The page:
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HP denies wrongdoing, but settles lawsuit for $57 million

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Hewlett-Packard will pay out $57 million to a bevy of shareholders who sued the company claiming that management decisions made when Leo Apotheker was in charge were misleading. 

The suit, brought by several shareholders led by the Arkansas Teacher Retirement System, allows HP to deny that it did anything wrong, along with any liability over the claim. The main bone of contention centered on the company misrepresenting its intentions with regard to product development and the business areas on which it would focus.

In 2011 Apotheker said he would spin off the company's PC business and downgrade its mobile business by eliminating the webOS mobile platform it acquired with the purchase of Palm in 2010. Instead, HP would concentrate on building its enterprise and business products categories. In addition, Apotheker headed the initiative to purchase Autonomy Corp. which resulted in HP having to write off $8.8 billion.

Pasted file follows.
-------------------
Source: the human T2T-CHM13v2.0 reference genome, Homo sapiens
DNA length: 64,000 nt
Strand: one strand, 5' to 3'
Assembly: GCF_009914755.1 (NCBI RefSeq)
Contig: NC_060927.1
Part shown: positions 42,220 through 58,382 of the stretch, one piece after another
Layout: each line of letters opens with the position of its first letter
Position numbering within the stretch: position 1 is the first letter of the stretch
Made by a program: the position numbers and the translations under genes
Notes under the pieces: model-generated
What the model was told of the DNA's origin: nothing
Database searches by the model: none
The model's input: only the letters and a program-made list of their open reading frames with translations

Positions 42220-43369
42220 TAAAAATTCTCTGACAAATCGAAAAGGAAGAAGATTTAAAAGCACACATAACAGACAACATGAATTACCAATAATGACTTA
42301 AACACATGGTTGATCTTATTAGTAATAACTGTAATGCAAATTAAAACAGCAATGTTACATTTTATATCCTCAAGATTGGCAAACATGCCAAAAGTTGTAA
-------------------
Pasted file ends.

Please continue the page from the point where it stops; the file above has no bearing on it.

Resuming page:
However,  when Apotheker was fired in 2011 and replaced by current CEO Meg Whitman some of Apotheker's moves were reversed and the suit was filed just days later. Apotheker was also in charge during a particularly rough period where sales forecasts were continuously downgraded.

The shareholders were not happy with the move and decided to take legal action.

"HP has reached a mutually acceptable resolution through a mediated settlement," a company representative said Tuesday.

"Defendants believe that they have meritorious defenses to all claims asserted," according to the filing. Hewlett-Packard, based in Palo Alto, California, agreed to settle the lawsuit because fighting it would be protracted and expensive, according to the filing.

This is only one of several on-going court battles the tech giant is fighting with its shareholders. In a separate case filed in February the company and Apotheker are being sued by investors alleging that poor management and decision making have destroyed shareholder value. Also included are claims that the hiring and firing of Apotheker and bribery probes have also devalued their stock.

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